In recent years, many families have looked at their income levels, decided they wouldn’t qualify for student financial aid, and avoided applying altogether. Experts say this is a mistake.
Barry Sysler, a Pennsylvania-based college and student financial aid consultant, likes to tell the story of a former client whose income was more than $250,000 – he had one daughter already in college and triplets starting in the fall.
“He thought he would definitely be denied, but with four children in college, he had some real demonstrated need,” Sysler says.
Sysler convinced the man to fill out the student financial aid paperwork and the family received a $10,000 award from the elder daughter’s school, Northeastern University. “That’s a lot of money to just walk away from.”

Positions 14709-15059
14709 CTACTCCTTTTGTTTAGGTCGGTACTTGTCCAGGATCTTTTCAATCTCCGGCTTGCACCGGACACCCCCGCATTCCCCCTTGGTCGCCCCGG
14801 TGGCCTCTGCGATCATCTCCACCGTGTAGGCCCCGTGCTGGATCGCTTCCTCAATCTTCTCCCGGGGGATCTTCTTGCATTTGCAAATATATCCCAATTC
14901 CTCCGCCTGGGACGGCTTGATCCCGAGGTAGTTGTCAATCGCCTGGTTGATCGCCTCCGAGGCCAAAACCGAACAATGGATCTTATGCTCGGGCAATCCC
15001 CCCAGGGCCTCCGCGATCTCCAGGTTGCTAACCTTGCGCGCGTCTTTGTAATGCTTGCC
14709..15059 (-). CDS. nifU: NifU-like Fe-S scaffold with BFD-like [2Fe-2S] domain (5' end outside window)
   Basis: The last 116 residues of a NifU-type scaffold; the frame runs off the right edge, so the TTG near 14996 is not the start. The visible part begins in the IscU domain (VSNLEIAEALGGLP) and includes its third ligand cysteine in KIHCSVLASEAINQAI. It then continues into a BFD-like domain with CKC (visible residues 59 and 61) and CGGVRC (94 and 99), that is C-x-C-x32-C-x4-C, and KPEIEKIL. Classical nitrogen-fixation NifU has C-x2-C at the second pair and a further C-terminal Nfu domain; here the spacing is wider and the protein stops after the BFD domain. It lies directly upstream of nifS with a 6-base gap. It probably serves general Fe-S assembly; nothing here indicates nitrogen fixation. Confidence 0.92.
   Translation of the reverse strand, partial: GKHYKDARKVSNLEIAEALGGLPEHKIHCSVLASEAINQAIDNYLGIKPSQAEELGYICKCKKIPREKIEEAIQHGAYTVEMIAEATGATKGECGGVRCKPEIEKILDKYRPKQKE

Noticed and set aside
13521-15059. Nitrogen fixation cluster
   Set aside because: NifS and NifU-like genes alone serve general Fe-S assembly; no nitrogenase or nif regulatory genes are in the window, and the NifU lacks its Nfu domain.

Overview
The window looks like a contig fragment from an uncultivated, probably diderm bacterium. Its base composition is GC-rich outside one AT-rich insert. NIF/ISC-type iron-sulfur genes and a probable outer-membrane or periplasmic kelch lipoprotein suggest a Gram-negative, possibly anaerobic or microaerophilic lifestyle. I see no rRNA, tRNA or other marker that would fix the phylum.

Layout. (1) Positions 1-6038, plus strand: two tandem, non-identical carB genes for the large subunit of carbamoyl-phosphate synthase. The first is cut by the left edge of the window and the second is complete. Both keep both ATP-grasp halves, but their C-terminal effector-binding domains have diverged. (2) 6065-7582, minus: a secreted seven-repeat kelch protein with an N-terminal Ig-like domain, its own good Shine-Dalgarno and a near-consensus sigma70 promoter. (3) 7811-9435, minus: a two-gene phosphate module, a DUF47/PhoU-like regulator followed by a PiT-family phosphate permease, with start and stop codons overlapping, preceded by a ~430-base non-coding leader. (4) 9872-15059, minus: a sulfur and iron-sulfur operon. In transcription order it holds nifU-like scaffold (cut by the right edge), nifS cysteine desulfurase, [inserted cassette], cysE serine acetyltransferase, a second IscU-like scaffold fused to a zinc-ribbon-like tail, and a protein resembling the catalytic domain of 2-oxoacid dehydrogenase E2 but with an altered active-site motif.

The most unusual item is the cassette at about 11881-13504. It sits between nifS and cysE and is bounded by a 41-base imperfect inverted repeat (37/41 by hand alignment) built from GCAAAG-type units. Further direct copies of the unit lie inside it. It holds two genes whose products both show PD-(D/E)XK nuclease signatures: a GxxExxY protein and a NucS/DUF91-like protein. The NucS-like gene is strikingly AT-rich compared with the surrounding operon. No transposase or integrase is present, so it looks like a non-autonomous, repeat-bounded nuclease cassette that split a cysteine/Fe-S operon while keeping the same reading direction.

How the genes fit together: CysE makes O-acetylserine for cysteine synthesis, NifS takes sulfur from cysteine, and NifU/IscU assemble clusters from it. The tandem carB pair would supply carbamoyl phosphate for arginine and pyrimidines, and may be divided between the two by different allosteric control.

What goes into the expected family contribution, as determined by FAFSA and schools, can be confusing. The expected contribution is heavily weighted toward income, but other assets count, including cash on hand, savings accounts, trusts, CDs, stocks and investment properties. Primary residences, family-owned businesses and most retirement plans are excluded. Additional children in college can lower the expected contribution significantly, even as much as half in some cases.
How assets are held can make the process even more complicated. While the child’s assets are assessed at 20 percent by the need-analysis done by FAFSA and others, a parent’s assets are assessed at a maximum of 5.64 percent.